Returning from a Conference: Six Steps for Avoiding Post-Conference Let-Down

Although I was not able to attend this year’s APRA conference in New Orleans, I’m not complaining, as I have been fortunate enough to have attended three conferences since July 2013.  One thing I’ve learned as a result of having attended many conferences over the years, though, is that the conference high can sometimes be followed by the post-conference let-down, as you return to your office and fall back into your old routine, or worse, you find that few are interested in the things you learned or the ideas you have for how to change or improve things.

So what is a newly re-energized employee to do?  The most important thing is to focus and to develop a plan.  That means you need to figure out what you learned at the conference that was most useful and most valuable, and then you need to figure out what you want to do differently and how you intend to implement those changes.

That last sentence said a lot rather abstractly, so below, I’ve broken it down into a list of steps you might take.

“New Orleans Lakefront Airport” by kevinomara (Kevin O’Mara) licensed under CC BY-NC-ND 2.0.
  1. As you travel back from the conference (or at some point before you return to work next week), review your conference materials, and decide on three key points or issues you’d most like to focus on in the weeks and months ahead.  Why three?  One might be sufficient if it’s a big change, but start by identifying a few key areas for improvement, and then prioritizing.  I don’t recommend many more than three, though, because it is easy to lose focus and become overwhelmed.
  2. With your three key issues identified, begin to figure out the steps you need to take to bring about those changes.  Is there anything you can change by yourself, just by modifying your routine?  Or do they require more of a long-term change that will require systematic changes around your division or department?  Maybe the items on your list are a mix of both.
  3. If the issues that interest you involve others in your division or department, identify some key allies with whom you can share your ideas.  Maybe they are colleagues who went to the conference with you, or maybe they are people who work in completely different areas of development with whom you have developed a good working relationship over the years.
  4. With your action steps in mind and your allies identified, begin meeting and making plans to implement some of your changes.  Part of this involves thinking strategically, and recognizing the challenges and obstacles you are likely to encounter, be they technical, political, or both.
  5. With the challenges and obstacles clearly identified, revise and expand your action steps with your strategy in mind.  Maybe one person on your newly-assembled team has a better relationship with a particular individual or department than you do, and you need the cooperation of that individual department to bring about more of a change.  Or maybe what you really need to do is to develop a better communication plan for getting your message out to more people in the division.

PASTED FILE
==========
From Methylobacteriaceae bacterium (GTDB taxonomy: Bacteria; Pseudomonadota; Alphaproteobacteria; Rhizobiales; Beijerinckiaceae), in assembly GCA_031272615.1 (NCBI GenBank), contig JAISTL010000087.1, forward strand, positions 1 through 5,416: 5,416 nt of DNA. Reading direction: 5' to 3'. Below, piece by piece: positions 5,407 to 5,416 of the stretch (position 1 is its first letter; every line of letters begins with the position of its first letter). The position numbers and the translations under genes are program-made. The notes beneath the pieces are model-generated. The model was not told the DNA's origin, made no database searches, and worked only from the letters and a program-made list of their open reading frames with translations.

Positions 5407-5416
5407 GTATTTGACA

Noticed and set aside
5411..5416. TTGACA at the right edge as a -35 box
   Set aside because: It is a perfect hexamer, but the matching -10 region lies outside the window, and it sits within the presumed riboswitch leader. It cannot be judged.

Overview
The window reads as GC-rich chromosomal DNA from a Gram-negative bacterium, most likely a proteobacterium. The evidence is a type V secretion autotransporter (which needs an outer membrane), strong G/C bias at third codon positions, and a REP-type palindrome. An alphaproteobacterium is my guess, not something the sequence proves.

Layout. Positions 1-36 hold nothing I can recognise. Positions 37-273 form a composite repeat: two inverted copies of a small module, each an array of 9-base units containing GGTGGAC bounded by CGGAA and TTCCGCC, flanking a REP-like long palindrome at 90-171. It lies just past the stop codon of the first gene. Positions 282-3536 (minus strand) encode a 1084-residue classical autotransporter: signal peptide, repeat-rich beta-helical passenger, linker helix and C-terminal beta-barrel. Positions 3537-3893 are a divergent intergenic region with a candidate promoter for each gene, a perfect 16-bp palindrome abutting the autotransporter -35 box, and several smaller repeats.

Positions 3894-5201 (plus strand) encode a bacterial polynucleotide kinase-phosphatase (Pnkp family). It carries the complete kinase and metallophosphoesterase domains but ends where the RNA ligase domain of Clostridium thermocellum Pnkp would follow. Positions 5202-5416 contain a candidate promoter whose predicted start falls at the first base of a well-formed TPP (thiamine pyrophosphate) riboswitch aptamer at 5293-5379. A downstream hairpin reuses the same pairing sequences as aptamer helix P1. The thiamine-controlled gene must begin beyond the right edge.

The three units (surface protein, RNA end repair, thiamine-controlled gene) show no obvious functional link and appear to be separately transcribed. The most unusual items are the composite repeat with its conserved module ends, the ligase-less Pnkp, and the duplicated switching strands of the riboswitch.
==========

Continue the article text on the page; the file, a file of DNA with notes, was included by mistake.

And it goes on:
6. Be focused and persistent; recognize that you’re working to improve the system, and that systemic changes often take time.  You might start out with one vision, but you might end up in a completely different place, and that’s o.k.  The important thing is that you are remaining engaged, that you are taking action, and that you are forging stronger relationships with others in your department and your division in the process, and hopefully, everyone is working together more effectively than before to further the goals of your organization.

What do you generally do to retain your enthusiasm and engagement after you return from a conference?  Have you followed steps like those above in the past?  Or maybe you went about things in a different way?  Please share your thoughts in the comments below.


5 thoughts on “Returning from a Conference: Six Steps for Avoiding Post-Conference Let-Down

  1. This is a great article – it really captures the essence of the post-conference let-down and your suggestions/blueprint as to how to capitalize on the learning experience is spot-on. Thanks for summarizing in such a concise and formulaic format.

    Liked by 1 person

    1. Nice to hear from you, Miriam! Glad you appreciated the post. Of course, what I didn’t mention in the post is that these points are culled partly from advice I’ve received over the years from presenters and attendees at APRA and various other conferences, and from trying various approaches after conferences in the past.


  2. Thanks for this timely post, Dean. I’m in the midst of typing up my APRA notes to share with my colleagues, and your point about picking just three key issues has inspired me to pare down my report so the best parts stand out. No need to bury the lead in a play-by-play of the entire conference, right?


    1. Good to hear you liked the post. Yes, that sounds like a good strategy to me. I attended my first APRA conference in 2001 after receiving a scholarship from the APRA of Greater New York chapter. Following the conference, I was asked to do some sort of recap at the next APRA of Greater New York meeting. It was a long time ago, but I think I chose one session to talk about and a few other attendees each talked about a single session they had attended, as well.


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